The morning of August 9, 1945 breaks dreary and unspectacular in the city of Nagasaki. Nonetheless, twenty-one year-old Hiroko Tanaka is elated: she is in love. Her emerging romance with the displaced German Konrad Weiss offers release from the greyness of wartime deprivation. In this time of heightened xenophobia, their affair must be kept secret, particularly as Hiroko’s father has recently been outcast for questioning the patriotism of sending children on kamikaze missions. As Hiroko and Konrad furtively plan for a future after the war, there is no way they can comprehend the unspeakable devastation bearing down upon them.
Two years later, Hiroko arrives in Delhi at the home of Konrad’s sister Ilse and his brother-in-law James Burton. Upon Hiroko’s back are crane-shaped scars, seared into her skin when her kimono was incinerated by the bomb. She is on the run from unbearable memories, as well as from the stigma of being branded a hibakusha, a survivor of the bomb. Ilse, in an uncharacteristically impulsive move, welcomes Hiroko into her home, seeing in the brave young woman a possibility of release from her own conscripted existence. Hiroko quickly destabilizes the frigid hierarchy of the household, much to the relief of Sajjad Ashraf, James’s bored servant.
Tensions are running high in the Mohalla with the looming partition of India and Pakistan. Will Sajjad remain in his beloved Dilli/Delhi, or depart with so many others for the promise of Pakistan? Sajjad’s family has secured for him a wife, and he yearns for a legal career, still half-clinging to the hope that James will assist him. But James’s only use for him is as a chess opponent, an idle distraction as the Raj winds to a close. The Burtons are preparing to decamp for England, having already dispatched their son Harry to boarding school. But what James does not know is that Ilse is making other plans.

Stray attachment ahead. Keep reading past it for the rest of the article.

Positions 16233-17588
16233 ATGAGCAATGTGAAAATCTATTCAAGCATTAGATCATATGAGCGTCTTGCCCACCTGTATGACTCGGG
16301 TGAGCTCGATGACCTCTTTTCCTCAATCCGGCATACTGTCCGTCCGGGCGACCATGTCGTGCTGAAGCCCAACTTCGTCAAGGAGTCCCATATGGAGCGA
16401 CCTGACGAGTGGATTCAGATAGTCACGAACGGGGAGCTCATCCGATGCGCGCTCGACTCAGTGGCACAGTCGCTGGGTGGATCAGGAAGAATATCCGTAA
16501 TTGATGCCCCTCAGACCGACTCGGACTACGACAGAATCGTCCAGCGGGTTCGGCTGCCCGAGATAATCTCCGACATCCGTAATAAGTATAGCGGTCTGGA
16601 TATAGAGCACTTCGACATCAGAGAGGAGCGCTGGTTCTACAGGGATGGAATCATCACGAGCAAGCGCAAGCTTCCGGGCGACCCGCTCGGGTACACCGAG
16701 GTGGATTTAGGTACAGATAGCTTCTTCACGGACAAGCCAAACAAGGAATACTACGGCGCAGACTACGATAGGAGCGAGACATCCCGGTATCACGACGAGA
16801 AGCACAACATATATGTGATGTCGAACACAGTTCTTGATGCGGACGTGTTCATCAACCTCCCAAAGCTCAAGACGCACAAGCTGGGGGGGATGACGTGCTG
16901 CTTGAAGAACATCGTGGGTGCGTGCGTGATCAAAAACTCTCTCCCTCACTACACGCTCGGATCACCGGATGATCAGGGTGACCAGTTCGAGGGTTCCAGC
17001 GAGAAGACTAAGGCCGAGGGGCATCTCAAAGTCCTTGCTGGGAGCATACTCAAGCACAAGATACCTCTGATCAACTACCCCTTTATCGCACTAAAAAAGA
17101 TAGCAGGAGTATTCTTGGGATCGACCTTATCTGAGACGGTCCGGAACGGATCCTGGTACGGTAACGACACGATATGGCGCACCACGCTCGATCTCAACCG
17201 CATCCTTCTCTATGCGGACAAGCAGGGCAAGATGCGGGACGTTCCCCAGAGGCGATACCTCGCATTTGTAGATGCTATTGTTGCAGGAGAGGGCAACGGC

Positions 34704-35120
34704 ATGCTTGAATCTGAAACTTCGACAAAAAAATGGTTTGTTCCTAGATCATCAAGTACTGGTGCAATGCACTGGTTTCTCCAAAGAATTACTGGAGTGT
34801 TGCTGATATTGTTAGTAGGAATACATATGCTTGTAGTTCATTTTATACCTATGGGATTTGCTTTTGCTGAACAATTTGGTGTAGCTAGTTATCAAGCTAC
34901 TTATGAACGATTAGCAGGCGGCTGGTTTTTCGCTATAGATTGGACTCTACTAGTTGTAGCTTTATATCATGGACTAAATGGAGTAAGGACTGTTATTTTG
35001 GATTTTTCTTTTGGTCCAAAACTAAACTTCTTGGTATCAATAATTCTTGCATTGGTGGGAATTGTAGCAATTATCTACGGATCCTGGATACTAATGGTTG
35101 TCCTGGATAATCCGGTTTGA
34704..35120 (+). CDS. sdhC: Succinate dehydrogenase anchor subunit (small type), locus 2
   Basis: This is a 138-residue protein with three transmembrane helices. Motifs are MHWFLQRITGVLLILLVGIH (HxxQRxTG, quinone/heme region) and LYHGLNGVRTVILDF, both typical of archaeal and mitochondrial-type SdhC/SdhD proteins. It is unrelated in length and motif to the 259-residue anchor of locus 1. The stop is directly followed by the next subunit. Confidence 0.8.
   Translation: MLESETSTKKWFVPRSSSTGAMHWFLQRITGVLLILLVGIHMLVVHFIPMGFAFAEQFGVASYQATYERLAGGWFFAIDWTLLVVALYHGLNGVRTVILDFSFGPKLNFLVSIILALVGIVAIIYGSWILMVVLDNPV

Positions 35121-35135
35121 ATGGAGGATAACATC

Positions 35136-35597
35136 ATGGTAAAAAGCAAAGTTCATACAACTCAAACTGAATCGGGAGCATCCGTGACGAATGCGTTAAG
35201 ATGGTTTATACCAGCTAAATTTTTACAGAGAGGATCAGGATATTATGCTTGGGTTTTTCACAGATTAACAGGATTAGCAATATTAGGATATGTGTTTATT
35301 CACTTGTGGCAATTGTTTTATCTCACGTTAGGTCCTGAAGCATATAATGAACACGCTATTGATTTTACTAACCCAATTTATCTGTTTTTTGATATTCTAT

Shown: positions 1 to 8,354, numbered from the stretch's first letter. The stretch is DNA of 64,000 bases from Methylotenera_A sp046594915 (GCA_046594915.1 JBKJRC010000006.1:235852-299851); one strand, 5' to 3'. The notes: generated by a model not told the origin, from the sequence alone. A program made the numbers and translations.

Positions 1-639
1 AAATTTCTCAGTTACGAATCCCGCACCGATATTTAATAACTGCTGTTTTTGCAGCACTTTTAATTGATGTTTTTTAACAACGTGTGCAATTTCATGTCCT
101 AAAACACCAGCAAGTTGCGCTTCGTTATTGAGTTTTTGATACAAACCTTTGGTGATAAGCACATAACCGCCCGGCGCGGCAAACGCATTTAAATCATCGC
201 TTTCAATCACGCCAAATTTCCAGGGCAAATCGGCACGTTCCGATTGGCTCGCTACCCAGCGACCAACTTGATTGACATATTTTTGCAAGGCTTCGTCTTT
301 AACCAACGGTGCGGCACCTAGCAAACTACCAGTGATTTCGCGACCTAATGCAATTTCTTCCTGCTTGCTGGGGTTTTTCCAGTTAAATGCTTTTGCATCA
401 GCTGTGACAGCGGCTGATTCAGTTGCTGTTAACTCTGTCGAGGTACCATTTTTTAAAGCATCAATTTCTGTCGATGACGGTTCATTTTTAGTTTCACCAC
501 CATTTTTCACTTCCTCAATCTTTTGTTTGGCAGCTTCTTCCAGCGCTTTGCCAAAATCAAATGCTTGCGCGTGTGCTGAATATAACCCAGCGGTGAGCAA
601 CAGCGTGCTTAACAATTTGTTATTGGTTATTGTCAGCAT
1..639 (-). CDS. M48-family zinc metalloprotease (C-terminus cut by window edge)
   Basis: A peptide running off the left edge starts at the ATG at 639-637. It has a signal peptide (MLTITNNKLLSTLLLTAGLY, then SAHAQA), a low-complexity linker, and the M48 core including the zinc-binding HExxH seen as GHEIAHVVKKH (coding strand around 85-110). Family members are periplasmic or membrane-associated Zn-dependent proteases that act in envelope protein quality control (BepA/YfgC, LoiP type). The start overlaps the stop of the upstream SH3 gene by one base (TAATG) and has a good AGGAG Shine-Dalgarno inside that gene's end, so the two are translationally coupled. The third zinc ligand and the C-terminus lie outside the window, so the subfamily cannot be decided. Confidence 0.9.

A romance blooms between Hiroko and Sajjad, much to the incredulity of the Burtons, whose own emotional lives have become entwined in the futures of their charismatic young charges. Despite outbursts of jealousies and a terrible act of betrayal, the Burtons nevertheless assist Hiroko and Sajjad in their flight to married life in Istanbul. Later the Ashrafs will move to Karachi to raise their son, Raza.
The lives of the Ashrafs and the Burtons will remain entwined for decades, though in ways they cannot anticipate. Across continents and through geopolitical flux, each family will continue to act as a catalytic force upon the other, sometimes in life-saving ways, and sometimes causing great peril. Why is it that some bonds flourish in times of crisis, and why do some fail? What defines the character that survives the cruelest of circumstances? And how is it that entire populations can support unspeakable acts en masse, while relating as individuals with compassion?
Longlisted for the prestigious Orange Prize for Fiction, Kamila Shamsie’s Burnt Shadows is an enthralling meta-cultural epic, the panoramic tale of two families tangled together in some of the most devastating conflicts of modern history.